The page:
So intuitively it seems to makes sense that disorders or illnesses could arise at the interfaces between our component organisms, be it in relation to the internal microbiomes or how our mitochondria interact with the rest of us.
     
  8. Jonathan Edwards

    Jonathan Edwards Senior Member (Voting Rights)

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    I think it is long overdue that we realise that we are colonial structures consisting of cells of variety of sorts, some with very similar DNA content, some not. Organism is a useful term for a colony but should not imply a single life unit nor should it imply a single subjective self. That is the gist of my work on the mind that I have been publishing over the last twenty years!
     
  9. chrisb

    chrisb Senior Member (Voting Rights)

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    Knowing what we now know it might be interesting to look back at the work of Behan and his collaborators from either side of 1990. He claimed to find abnormalities in muscle mitochondria. Edwards said he couldn't distinguish them from controls. That seemed to put paid to that. However it seems that Edwards regarded CFS as "effort syndrome" and that "you can cure your effort syndrome if you really want to". His cohort might need closer scrutiny. Behan was using a strictly PVFS cohort.
     
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  10. Jonathan Edwards

    Jonathan Edwards Senior Member (Voting Rights)

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    Having read Behan's papers and having worked in Richard Edwards's lab for two years alongside the histochemists who studied muscle metabolism (David Jones, Joan Round, Mike Rennie etc.) I think this is an inappropriate analysis. Edwards concluded there was nothing to find. He may also have had odd theories but I would be confident that the methodology at UCL was significantly more thorough than Behan's. I cannot make much of Behan's morphological observations to be honest. My MD thesis was based partly on electron microscopy. Sampling problems were still very big in the 1980s.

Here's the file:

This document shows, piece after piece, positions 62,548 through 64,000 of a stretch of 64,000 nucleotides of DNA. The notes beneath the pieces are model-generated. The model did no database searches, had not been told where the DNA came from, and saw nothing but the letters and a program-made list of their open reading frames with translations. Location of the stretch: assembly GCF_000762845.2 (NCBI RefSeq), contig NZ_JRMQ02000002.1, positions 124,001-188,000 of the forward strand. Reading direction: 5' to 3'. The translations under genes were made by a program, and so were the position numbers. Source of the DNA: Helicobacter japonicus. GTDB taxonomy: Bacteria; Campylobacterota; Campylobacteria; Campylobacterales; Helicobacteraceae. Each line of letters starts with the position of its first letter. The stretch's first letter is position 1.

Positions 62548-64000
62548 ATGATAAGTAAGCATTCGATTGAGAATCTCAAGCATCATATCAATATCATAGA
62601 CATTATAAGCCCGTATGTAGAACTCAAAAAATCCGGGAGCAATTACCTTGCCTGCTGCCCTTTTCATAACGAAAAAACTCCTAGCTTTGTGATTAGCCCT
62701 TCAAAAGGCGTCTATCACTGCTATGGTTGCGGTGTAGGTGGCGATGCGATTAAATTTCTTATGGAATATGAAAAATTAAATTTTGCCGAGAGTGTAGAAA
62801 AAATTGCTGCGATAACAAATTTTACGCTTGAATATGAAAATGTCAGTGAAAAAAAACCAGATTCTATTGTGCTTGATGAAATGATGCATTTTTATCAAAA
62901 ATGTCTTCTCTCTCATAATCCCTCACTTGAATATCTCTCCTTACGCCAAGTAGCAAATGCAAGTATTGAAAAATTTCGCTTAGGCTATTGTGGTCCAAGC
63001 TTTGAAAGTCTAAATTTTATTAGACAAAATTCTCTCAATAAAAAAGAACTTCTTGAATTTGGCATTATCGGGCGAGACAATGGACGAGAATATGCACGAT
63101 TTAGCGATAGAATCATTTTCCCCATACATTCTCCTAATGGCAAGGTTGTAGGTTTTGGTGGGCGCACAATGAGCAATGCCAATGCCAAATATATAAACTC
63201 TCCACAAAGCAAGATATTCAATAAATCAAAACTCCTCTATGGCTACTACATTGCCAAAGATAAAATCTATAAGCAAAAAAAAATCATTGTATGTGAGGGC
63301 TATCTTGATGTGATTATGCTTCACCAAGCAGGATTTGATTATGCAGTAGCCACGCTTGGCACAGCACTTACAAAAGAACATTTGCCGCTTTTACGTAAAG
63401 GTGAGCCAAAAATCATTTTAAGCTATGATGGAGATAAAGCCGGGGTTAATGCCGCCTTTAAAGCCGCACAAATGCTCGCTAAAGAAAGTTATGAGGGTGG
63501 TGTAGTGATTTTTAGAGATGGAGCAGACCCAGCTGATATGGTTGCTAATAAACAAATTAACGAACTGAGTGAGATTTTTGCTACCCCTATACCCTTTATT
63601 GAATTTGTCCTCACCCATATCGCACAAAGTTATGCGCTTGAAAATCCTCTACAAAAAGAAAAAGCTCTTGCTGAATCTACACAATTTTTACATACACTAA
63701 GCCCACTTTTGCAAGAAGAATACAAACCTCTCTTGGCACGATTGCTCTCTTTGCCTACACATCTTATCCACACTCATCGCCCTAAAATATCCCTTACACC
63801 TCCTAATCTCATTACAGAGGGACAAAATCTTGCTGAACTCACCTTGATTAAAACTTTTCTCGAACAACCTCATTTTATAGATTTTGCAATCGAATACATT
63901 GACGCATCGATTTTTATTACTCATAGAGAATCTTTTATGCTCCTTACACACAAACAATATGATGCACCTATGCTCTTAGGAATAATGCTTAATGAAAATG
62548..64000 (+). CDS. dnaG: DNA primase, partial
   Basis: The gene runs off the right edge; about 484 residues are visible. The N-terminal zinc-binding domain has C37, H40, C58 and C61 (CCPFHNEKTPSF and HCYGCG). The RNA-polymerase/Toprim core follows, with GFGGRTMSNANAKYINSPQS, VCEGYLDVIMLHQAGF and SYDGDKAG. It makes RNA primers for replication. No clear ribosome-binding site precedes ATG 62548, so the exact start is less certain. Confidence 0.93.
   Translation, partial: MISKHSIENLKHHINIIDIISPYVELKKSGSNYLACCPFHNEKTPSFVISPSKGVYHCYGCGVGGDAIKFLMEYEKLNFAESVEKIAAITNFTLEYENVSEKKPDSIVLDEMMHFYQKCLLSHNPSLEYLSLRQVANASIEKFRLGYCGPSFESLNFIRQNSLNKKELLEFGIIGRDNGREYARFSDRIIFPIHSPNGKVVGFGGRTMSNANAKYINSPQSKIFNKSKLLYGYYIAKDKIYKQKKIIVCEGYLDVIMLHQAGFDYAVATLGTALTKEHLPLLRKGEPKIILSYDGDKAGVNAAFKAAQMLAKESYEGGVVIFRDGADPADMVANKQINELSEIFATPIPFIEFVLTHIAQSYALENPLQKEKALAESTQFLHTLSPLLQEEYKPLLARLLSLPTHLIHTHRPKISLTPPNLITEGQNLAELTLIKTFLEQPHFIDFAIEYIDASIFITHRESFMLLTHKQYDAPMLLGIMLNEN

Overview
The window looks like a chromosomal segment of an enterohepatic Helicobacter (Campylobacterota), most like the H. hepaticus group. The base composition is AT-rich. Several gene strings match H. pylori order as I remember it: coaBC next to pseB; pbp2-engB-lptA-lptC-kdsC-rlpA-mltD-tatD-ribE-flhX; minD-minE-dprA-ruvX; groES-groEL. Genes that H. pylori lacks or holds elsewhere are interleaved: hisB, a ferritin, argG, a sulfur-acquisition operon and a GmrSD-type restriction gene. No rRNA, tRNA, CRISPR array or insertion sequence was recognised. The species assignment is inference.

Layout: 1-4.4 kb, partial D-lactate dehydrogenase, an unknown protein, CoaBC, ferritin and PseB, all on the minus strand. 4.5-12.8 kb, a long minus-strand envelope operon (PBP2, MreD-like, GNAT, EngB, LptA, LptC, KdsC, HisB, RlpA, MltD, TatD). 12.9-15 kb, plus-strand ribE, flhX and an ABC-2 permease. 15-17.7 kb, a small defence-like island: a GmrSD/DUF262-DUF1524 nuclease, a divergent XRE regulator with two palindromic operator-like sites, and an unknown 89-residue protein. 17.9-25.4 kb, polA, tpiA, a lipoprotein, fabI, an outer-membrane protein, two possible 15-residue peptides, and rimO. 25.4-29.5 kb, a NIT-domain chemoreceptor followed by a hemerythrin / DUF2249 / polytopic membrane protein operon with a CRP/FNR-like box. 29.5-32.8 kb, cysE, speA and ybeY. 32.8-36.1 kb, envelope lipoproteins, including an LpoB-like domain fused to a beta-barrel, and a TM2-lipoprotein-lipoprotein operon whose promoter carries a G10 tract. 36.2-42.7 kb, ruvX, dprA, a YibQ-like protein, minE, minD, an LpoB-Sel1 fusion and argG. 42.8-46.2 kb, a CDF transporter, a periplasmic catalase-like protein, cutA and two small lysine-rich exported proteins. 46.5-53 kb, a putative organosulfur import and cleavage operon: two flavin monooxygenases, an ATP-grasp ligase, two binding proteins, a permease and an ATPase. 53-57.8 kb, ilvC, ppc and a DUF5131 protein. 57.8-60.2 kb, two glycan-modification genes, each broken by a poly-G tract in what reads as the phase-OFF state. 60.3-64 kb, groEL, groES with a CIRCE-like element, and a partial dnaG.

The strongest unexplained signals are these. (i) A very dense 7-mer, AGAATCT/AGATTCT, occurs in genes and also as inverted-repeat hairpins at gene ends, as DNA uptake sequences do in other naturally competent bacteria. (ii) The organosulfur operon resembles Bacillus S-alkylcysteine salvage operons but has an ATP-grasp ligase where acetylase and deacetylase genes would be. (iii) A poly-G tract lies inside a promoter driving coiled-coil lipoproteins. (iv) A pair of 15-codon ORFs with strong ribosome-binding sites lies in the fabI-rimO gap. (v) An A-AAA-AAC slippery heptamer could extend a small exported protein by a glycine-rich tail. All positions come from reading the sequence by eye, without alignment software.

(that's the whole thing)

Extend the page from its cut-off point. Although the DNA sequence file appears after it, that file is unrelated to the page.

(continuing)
11. chrisb

    chrisb Senior Member (Voting Rights)

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    Is it not possible to have thorough methodology but to have flawed results if the methodology is applied to the wrong cohort?
     
  12. Jonathan Edwards

    Jonathan Edwards Senior Member (Voting Rights)

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    I don't buy the wrong cohort argument. Edwards's group were studying people that would be considered to have ME/CFS now I am pretty sure.
     
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  13. chrisb

    chrisb Senior Member (Voting Rights)

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    ...Still he expected his cohort to recover if only they wanted to.
     
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  14. Jonathan Edwards

    Jonathan Edwards Senior Member (Voting Rights)

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    Which is the standard approach to PWME.
     
  15. Barry

    Barry Senior Member (Voting Rights)

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    Fascinating that this dynamic orderly collaboration, cohesion, between trillions of component parts, essentially characterises what we call "life". Components forming subsystems within subsystems, nested to goodness knows what depth.

    And it all breaks down once the organism dies, its atoms re-entering the free pool. I imagine that understanding the mechanisms of life is maybe helped by better understanding the mechanisms involved in death?
     
  16. Mithriel

    Mithriel Senior Member (Voting Rights)

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    "Power, Sex, Suicide: Mitochondria and the Meaning of Life" by Dr Nick Lane is one of best science books I have read. The reviews call it enthralling and astounding.

    The accidental union of an archaean cell with a bacterial cell has allowed organisms to have enough power to grow into multicellular systems. Well worth reading if you can.